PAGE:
Hey, a fellow local multiplayer submission! I really enjoyed this. The controls are a bit wonky, but the concept is really neat. I also quite like the different special abilities. Especially the wizard, he makes you feel like Yondu from Guardians of the Galaxy. :D

There seems to be a bug with him though (maybe with other characters as well, not sure). If I shoot immediately when the game starts, the arrow just vanishes, and I can't get it back without dying.

I think with a bit of polish and a few more characters, this could be quite fun for a long time.

We did experiment a bit with the speed of steering wheel. You're right that making it faster actually makes the game a bit easier, and we found that once you sink a couple of hours of playtime into it (as we did during playtesting) it gets a bit too easy if the wheel is any faster than it is right now. So we decided to make it a little harder to leave more room for getting better at the game. I'm glad you enjoyed it anyway! :)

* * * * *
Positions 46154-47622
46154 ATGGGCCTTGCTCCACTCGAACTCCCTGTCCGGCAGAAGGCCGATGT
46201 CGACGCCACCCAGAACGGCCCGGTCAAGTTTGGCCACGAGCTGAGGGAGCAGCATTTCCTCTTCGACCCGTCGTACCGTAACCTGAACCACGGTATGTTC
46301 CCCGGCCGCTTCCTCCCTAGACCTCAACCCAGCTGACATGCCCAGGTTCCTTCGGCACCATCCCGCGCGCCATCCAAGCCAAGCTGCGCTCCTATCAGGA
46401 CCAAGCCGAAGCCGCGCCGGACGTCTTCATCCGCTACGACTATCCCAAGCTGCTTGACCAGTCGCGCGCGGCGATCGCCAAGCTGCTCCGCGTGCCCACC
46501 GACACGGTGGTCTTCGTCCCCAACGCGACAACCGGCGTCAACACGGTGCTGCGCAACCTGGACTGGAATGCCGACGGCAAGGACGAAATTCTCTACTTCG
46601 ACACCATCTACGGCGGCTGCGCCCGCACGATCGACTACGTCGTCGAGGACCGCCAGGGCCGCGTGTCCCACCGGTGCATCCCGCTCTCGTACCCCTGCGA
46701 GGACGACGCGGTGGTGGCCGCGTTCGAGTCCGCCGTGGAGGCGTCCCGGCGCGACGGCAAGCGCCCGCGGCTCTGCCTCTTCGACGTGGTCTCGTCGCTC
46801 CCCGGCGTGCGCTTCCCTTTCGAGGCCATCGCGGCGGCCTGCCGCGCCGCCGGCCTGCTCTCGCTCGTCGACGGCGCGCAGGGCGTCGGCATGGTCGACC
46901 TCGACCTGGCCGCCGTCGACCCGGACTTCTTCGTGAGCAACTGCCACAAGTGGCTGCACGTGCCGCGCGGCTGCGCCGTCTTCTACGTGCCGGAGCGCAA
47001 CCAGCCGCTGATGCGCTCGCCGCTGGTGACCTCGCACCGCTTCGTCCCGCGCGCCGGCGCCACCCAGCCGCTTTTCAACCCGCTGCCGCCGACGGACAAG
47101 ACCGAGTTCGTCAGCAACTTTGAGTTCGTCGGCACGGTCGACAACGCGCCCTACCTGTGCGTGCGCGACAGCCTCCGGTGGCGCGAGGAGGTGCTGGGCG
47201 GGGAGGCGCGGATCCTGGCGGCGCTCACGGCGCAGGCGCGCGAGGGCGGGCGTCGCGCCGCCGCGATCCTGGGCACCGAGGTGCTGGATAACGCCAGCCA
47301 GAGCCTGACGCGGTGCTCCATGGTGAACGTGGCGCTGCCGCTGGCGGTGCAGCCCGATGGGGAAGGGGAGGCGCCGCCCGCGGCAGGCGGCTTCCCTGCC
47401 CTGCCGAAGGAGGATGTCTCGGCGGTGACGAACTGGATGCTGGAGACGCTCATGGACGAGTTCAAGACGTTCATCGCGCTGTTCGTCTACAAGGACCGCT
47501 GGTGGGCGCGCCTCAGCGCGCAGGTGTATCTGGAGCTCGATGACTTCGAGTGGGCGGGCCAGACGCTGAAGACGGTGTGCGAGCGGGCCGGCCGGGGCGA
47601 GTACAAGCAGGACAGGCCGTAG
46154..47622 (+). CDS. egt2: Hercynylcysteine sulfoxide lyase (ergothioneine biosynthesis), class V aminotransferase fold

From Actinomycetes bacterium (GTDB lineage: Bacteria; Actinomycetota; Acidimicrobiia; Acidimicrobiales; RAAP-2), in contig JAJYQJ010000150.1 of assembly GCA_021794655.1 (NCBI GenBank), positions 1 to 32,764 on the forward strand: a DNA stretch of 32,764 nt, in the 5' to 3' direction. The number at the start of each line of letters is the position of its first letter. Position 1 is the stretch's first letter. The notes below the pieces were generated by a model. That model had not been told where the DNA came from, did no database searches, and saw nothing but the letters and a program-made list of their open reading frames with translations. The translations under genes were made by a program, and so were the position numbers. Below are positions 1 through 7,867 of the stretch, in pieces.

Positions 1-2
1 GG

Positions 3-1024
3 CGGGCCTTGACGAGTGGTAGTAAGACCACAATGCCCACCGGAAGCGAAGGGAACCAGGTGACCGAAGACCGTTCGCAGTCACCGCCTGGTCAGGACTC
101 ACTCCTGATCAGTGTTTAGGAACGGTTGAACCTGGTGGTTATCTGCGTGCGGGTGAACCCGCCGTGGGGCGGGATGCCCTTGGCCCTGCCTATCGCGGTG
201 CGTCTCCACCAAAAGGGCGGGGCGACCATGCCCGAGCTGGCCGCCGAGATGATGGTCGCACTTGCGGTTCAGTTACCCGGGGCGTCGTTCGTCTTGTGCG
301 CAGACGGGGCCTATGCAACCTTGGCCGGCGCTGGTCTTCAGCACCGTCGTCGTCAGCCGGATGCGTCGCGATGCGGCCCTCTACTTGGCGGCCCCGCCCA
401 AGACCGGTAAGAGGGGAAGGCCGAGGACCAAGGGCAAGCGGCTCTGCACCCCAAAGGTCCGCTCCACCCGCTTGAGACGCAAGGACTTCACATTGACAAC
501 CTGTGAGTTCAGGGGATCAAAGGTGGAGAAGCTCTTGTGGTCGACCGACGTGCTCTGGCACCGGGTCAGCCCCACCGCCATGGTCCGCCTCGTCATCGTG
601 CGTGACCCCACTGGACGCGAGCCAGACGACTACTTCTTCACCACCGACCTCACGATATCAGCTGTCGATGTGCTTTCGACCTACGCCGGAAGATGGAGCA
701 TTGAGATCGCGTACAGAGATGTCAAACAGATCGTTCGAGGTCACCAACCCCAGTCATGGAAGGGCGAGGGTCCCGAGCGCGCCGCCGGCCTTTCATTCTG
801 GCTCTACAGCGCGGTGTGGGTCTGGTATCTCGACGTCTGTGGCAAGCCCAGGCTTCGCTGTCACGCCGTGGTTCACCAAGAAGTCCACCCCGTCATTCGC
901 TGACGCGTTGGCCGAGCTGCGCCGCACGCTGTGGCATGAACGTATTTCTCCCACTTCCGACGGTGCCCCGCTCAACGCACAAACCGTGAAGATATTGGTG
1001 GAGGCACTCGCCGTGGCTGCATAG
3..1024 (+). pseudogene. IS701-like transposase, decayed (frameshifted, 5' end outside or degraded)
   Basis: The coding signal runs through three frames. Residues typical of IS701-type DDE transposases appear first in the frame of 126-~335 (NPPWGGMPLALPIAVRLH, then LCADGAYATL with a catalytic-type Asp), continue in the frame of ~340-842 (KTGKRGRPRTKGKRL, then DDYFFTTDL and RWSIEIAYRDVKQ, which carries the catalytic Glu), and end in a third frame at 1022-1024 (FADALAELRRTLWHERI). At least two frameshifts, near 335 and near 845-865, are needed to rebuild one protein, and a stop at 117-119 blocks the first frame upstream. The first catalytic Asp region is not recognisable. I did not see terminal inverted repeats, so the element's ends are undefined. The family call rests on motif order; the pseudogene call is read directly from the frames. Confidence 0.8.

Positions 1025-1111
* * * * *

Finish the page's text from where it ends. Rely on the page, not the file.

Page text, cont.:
This is really well done and one of the most polished games I've played it in the jam! It's really simple, but quite addictive and I like the trade-off between spending time to clear out pairs and just trying to find the right sock in the remaining mess.

Also very nice work for including an online leaderboard!

This is great! I think the parry controls could be a bit tighter and more forgiving (or maybe just the attacks better telegraphed) but overall I really enjoy the concept of requiring the player to parry. It might be interesting to break up the parry-attack-parry-attack cycle a bit by also refunding the strike if you kill multiple enemies at once, or by being able to store up attacks when deflecting arrows.